Turmeric may fight bladder cancer
Scientists have found that Turmeric inhibits various kinds of cancer in laboratory
and animal studies. In this study bladder cancer was given to rats. Separately
the scientists found that adding Turmeric to human bladder cancer cells stopped
them from growing and caused them to die. The cancer killing ability of Turmeric
was better than the powerful chemotherapeutic drug Cisplatin. Large-dose and
short-term use of Turmeric was lethal to human bladder cancer cells. In the
animals Turmeric was also killing the bladder cancer; it inhibited and slowed
the growth of the cancer showing that Turmeric could prove to be an effective
agent for helping prevent and treat bladder cancer. The study is published in
the March 12th 2008 issue of Cancer Letters.
Strontium reduces back pain in women with arthritis of the spine
The mineral Strontium may reduce back pain in women with osteoporosis and osteoarthritis
(OA) of the spine, according to this newly published study. The compound may
also delay worsening arthritis of the spine.
Strontium has a compound effect on bone and it stimulates bone formation while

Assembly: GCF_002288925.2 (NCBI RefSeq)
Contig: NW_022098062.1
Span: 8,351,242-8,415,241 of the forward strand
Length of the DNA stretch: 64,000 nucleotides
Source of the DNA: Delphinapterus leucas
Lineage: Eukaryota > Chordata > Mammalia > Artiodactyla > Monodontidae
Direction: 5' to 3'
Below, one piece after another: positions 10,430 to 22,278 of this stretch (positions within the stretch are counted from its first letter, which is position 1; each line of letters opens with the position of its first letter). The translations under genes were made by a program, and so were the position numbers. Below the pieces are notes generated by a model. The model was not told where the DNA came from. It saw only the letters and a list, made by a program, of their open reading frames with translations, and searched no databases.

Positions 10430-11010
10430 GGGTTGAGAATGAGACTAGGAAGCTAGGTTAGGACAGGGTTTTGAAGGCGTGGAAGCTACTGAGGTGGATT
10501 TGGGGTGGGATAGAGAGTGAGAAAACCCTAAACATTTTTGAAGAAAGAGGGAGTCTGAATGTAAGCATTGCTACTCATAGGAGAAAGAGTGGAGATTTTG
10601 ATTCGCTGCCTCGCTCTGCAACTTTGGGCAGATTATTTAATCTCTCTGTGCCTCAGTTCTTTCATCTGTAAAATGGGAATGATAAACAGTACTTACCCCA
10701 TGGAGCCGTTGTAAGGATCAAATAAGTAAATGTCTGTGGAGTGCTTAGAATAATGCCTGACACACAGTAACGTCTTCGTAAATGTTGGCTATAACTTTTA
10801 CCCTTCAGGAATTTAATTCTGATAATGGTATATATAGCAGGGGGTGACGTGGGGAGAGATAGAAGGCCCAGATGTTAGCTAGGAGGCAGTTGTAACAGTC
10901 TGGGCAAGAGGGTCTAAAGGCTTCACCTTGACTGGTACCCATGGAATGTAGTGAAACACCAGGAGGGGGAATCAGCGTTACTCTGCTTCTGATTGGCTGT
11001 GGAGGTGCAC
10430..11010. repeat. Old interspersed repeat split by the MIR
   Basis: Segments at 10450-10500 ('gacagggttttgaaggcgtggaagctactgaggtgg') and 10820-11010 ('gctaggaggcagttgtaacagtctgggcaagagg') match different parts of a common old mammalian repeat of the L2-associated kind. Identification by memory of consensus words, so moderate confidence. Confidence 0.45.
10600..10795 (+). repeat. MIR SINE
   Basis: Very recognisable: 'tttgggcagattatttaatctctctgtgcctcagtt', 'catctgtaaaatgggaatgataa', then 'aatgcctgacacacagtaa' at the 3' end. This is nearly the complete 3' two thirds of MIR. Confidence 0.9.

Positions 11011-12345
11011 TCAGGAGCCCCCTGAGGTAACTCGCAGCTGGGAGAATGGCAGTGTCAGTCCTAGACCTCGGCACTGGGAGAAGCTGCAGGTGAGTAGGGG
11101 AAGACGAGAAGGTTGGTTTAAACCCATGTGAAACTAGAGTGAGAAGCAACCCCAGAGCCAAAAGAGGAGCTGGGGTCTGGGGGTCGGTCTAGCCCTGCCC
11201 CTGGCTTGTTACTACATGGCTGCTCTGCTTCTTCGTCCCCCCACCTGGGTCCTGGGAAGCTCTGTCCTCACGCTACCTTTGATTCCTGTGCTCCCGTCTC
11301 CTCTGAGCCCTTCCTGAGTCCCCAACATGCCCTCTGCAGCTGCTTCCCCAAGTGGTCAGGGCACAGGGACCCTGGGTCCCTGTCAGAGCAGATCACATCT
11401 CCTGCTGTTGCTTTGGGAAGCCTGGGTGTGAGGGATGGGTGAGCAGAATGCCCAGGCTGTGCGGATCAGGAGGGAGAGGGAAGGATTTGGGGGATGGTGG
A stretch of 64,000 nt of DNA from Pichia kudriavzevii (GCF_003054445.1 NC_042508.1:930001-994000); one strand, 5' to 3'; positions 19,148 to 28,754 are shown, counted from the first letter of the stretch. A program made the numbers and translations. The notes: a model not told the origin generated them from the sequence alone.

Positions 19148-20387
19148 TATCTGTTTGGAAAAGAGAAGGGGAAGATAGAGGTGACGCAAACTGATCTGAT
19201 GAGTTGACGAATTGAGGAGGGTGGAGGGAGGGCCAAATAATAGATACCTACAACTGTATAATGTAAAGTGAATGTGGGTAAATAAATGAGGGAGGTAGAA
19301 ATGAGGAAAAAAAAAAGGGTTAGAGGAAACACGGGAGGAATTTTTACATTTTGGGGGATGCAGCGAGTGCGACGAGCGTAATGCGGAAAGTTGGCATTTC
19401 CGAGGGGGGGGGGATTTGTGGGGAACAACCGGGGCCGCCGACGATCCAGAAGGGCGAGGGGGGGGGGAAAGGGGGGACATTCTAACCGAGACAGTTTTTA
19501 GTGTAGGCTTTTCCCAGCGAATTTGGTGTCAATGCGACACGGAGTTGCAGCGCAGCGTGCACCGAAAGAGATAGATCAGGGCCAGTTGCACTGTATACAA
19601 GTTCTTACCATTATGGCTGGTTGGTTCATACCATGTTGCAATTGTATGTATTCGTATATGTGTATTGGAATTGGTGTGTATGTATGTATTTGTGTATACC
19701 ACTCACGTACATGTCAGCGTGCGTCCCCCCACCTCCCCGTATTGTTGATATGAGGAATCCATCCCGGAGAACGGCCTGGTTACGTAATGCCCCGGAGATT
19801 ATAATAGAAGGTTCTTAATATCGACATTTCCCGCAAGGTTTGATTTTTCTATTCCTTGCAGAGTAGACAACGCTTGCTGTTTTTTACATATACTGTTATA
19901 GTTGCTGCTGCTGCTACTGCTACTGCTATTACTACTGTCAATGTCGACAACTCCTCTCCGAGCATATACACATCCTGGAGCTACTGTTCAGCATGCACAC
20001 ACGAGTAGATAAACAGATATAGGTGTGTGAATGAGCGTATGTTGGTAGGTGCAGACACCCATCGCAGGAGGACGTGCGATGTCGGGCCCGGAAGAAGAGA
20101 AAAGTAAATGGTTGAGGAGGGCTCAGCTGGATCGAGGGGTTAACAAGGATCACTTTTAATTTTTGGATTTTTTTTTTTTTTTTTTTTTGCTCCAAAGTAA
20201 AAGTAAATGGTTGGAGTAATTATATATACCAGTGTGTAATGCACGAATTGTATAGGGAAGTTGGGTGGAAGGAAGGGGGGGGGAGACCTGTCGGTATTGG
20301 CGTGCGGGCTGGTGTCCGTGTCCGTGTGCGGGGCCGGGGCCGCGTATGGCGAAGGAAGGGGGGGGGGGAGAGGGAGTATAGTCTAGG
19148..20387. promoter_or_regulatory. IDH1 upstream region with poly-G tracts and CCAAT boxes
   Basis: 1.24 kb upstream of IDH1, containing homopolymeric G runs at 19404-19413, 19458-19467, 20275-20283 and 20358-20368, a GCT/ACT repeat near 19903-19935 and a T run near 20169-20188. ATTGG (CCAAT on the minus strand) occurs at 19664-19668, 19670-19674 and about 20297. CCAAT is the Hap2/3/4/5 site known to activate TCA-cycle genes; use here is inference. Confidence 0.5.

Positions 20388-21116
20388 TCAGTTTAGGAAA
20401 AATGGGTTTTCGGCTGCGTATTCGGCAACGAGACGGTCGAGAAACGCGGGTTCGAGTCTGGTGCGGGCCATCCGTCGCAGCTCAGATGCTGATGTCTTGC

inhibiting bone resorption whereas drugs either accomplish one activity or the
other usually the latter.
Dr. Olivier Bruyere from University of Liege, Belgium and colleagues explain
their findings "Strontium ranelate may have symptom- and structure-modifying
effects in women with osteoporosis and OA."
The investigators reviewed the effects of 3 years' treatment with Strontium
ranelate on the clinical and structural progression of spinal OA in 1105 women.
As participants in the Spinal Osteoporosis Therapeutic Intervention and Treatment
of Peripheral Osteoporosis trials, 566 women had received Strontium ranelate
and 539 had received placebo.
The researchers found that the proportion of women with worsening overall spinal
OA score was reduced by 42 percent in the Strontium ranelate group relative
to the placebo group.
In addition, significantly more women in the Strontium ranelate group saw improvement
in back pain after 3 years compared with placebo.
"This study has implications not only in the potential treatment of chronic
back pain, but also for progression of OA at other sites," the researchers
Strontium is indicated for the treatment of postmenopausal osteoporosis and
has been shown to reduce the risk of fractures the researchers note. They point
out that Strontium is also being studied in patients with OA of the knee. The
study is published in the March 2008 issue of the journal Annals of the